Traditional Korean Instruments

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our traditional music class
Traditional Korean music involves a lot more than banging on a drum. The breaths and movements of each player must reflect the tone of each beat, and the grace with which one must wield the drumming sticks produces a visual representation of the story that each song tells.
During my summer in Seoul, I learned how to play the Janggu (장구), which is an hourglass-shaped drum. Here’s a picture of what it looks like:
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You play this drum with two different types of sticks, one held in each hand. One stick has a flat wooden end that you hit the drum with, and the other has a circular wooden ending. The two opposite heads of the drum’s body harmonize, and this effect is furthered with the contrasting sounds made by using the two different drum sticks.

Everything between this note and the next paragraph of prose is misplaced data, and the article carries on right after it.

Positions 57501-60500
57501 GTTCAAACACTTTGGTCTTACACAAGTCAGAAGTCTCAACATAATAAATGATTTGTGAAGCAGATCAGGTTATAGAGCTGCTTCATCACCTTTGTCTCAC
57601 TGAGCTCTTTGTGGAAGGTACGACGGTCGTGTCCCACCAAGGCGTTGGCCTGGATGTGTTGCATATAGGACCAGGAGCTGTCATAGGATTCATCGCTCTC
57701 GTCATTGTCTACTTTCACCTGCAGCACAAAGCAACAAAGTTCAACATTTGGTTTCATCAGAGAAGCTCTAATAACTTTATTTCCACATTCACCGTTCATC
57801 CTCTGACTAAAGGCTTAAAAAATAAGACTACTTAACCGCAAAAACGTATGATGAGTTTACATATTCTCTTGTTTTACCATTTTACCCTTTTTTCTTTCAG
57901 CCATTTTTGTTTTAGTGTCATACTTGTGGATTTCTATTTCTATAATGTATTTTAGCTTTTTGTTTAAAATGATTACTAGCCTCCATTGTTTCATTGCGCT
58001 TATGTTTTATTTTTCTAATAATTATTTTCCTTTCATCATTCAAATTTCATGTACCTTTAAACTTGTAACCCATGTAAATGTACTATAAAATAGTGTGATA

In class, we played samul nori (사물놀이), a genre of traditional music that involves four different instruments: a large gong (징), a few small gongs (꽹과리) , several janggus (장구), and some buks (북, barrel drums). The performances of the instruments played together reflect relationships of nature: some say that the janggu represents rain, the small gongs represent thunder, the large gong is the sound of the wind, and the buk is the sound of clouds. 
I love how poetic the music is. Playing samul nori,  the instruments don’t just make sounds to match a beat, but rather, they become a part of a larger representation of the world, using music to tell a story.
I’ve linked a crazy samul nori performance below. See if you can hear the sound of the rain from the janggu, or if you can feel the passing of clouds through the buk. And one last note- what brings this music to life is the movements and the energy of the players.
A pretty insane (ie really cool) performance:
and this street performance with a janggu is really cool too:

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